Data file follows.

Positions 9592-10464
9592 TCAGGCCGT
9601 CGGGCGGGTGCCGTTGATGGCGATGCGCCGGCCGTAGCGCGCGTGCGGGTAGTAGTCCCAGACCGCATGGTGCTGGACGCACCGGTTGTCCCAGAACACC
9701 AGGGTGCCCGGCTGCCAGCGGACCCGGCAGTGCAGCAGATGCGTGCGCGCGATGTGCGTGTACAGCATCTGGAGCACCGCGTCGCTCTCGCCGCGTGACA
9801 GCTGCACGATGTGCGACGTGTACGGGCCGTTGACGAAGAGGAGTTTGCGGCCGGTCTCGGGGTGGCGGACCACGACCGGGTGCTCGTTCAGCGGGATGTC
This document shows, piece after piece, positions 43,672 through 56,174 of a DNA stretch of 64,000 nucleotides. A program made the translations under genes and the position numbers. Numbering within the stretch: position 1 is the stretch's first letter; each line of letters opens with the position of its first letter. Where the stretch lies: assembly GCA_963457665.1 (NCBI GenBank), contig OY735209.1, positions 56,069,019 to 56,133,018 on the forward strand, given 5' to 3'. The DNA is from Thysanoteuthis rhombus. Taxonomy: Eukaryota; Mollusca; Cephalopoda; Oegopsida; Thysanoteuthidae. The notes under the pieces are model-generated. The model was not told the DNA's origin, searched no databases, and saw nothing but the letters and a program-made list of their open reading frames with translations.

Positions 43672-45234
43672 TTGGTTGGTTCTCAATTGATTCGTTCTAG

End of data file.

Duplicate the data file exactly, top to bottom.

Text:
Positions 9592-10464
9592 TCAGGCCGT
9601 CGGGCGGGTGCCGTTGATGGCGATGCGCCGGCCGTAGCGCGCGTGCGGGTAGTAGTCCCAGACCGCATGGTGCTGGACGCACCGGTTGTCCCAGAACACC
9701 AGGGTGCCCGGCTGCCAGCGGACCCGGCAGTGCAGCAGATGCGTGCGCGCGATGTGCGTGTACAGCATCTGGAGCACCGCGTCGCTCTCGCCGCGTGACA
9801 GCTGCACGATGTGCGACGTGTACGGGCCGTTGACGAAGAGGAGTTTGCGGCCGGTCTCGGGGTGGCGGACCACGACCGGGTGCTCGTTCAGCGGGATGTC
This document shows, piece after piece, positions 43,672 through 56,174 of a DNA stretch of 64,000 nucleotides. A program made the translations under genes and the position numbers. Numbering within the stretch: position 1 is the stretch's first letter; each line of letters opens with the position of its first letter. Where the stretch lies: assembly GCA_963457665.1 (NCBI GenBank), contig OY735209.1, positions 56,069,019 to 56,133,018 on the forward strand, given 5' to 3'. The DNA is from Thysanoteuthis rhombus. Taxonomy: Eukaryota; Mollusca; Cephalopoda; Oegopsida; Thysanoteuthidae. The notes under the pieces are model-generated. The model was not told the DNA's origin, searched no databases, and saw nothing but the letters and a program-made list of their open reading frames with translations.

Positions 43672-45234
43672 TTGGTTGGTTCTCAATTGATTCGTTCTAG